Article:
On Twitch, streamers create content and viewers consume it. Everyone is in darkly-lit rooms and most of them spend too much time indoors. Simple! (There are also mods, but they aren’t that important.)
On Reddit, it’s more complex. There are three separate interest groups: (i) mods, (ii) posters, (iii) and viewers. Each “side” has different motivations.
This means that if a Twitch streamer seeks to move (perhaps to make more money elsewhere), they only have to persuade their viewers to move with them. Subreddits, on the other hand, have to persuade other mods, the posters, and the viewers to do so. Mods don’t want to give up the glory of their power over the posters, posters don’t want to lose the order of the mods, and viewers don’t want to lose the entertainment of the posters. Moving platforms is a complex co-ordination problem for redditors. Good luck.
Second, cross-pollination is more important on Reddit.
On Twitch, most users spend a large chunk of their session watching one creator. Although cross-stream raids and collaboration between streamers exist, the main use-case is to watch one streamer or event. On Reddit, flitting between subreddits is a core part of the user experience. One subreddit trying to survive alone would be starved of users; whereas one Twitch streamer can easily build community alone. Another collective action problem for redditors.
Third, Twitch’s top-of-funnel are other socials. Reddit’s is… Reddit (and Google).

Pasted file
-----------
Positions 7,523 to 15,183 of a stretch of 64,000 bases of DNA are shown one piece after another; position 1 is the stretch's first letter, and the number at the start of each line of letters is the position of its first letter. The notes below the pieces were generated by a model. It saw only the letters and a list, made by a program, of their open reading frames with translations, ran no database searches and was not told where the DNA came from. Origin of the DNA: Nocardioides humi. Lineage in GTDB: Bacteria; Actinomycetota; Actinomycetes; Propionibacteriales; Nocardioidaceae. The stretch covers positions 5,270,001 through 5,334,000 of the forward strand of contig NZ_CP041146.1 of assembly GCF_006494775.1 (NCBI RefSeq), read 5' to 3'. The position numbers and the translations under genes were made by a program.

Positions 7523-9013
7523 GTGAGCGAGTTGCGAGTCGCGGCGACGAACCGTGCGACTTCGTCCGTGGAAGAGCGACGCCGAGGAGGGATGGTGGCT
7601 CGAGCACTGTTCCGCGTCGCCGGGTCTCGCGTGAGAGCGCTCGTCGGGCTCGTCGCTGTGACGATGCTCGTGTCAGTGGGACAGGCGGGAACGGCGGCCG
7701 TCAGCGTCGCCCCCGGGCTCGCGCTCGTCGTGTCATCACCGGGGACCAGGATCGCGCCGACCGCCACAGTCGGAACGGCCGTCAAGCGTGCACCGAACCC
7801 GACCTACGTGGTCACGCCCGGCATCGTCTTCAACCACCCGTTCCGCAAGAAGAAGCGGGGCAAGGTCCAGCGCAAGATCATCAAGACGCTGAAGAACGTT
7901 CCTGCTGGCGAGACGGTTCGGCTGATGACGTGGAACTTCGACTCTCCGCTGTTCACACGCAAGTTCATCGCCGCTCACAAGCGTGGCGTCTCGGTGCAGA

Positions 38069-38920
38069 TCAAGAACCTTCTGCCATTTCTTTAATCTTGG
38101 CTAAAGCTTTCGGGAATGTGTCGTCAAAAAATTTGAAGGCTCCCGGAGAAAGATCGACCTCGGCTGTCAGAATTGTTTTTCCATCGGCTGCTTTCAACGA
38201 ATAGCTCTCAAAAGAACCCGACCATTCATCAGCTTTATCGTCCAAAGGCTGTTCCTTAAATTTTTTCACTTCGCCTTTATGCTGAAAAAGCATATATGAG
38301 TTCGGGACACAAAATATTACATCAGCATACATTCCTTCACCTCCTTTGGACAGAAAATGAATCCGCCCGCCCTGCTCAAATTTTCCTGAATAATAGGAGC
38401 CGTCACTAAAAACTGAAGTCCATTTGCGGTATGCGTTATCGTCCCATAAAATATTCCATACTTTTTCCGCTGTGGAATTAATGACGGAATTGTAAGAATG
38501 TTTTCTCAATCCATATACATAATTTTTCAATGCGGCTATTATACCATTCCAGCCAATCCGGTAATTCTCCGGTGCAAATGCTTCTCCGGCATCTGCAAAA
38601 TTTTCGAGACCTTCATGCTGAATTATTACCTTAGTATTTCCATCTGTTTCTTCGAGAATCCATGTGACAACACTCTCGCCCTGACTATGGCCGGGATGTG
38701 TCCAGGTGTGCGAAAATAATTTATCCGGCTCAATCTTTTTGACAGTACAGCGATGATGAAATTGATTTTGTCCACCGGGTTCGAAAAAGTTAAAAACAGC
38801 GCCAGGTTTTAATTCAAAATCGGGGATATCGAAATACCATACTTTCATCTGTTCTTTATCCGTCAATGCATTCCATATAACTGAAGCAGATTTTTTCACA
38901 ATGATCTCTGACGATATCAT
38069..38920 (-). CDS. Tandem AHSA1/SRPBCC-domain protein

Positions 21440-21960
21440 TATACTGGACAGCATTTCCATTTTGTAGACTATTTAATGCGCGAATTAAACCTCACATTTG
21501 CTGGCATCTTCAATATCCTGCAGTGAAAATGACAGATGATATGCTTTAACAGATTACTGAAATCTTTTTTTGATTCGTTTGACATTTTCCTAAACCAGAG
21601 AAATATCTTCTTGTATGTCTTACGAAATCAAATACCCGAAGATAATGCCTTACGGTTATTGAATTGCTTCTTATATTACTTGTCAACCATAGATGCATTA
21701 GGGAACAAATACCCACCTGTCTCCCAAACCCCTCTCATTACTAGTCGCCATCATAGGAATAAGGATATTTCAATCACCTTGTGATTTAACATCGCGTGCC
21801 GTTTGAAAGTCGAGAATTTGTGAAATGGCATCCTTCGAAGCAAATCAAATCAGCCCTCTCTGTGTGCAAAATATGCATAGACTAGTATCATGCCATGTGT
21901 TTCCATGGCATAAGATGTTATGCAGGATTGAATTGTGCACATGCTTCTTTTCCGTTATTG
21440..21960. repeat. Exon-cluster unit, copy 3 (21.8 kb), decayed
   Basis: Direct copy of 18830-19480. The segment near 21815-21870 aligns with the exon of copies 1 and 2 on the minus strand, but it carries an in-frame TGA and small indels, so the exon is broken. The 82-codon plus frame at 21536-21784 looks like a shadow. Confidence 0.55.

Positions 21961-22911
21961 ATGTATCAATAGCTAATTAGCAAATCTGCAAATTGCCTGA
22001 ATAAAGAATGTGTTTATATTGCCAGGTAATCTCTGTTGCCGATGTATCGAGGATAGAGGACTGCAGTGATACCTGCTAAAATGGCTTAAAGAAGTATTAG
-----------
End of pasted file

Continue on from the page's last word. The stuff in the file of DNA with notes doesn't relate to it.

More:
In 2023, most Twitch viewers discover creators via short-form clips, which attracts them to the creator. People discover subreddits… on Reddit (or otherwise, Google). Twitch streamers can easily signal to the users who discover them where they can be found. By leaving Reddit, subreddits lose a big chunk of their top-of-funnel.
So what do all these structural differences mean?
Twitch is an easier platform to clone. It has significantly lower switching costs, and a shallower moat. It was founded in 2005, for the first ~15 years of its existence, it had a technical moat. Streaming, managing comments and processing donations themselves represented defensibility. Now their own AWS / IVS software has commoditised this. Reddit, on the other hand is incredibly sticky; there’s a reason that the only alternatives suck.
So where does that leave us in mid-2023? Personally, I think Reddit will emerge from this crisis as strong as ever, and Twitch won’t.
I have said in the past that I think Amazon is not the right long-term home for Twitch. Let’s see how that bears out.
Prediction: Amazon will exit Twitch.
It doesn’t make sense: the world’s most customer obsessed company owning the least.
Genuinely, I think they’ll divest within 2y.
— Sasha Kaletsky (@SashaKaletsky)
Apr 28, 2023
This isn’t just about Reddit and Twitch. The relationships between platforms, creators, and users is rapidly changing. As social media grows slower, everybody is fighting for their piece of the pie. Some platforms just control the recipe more than others.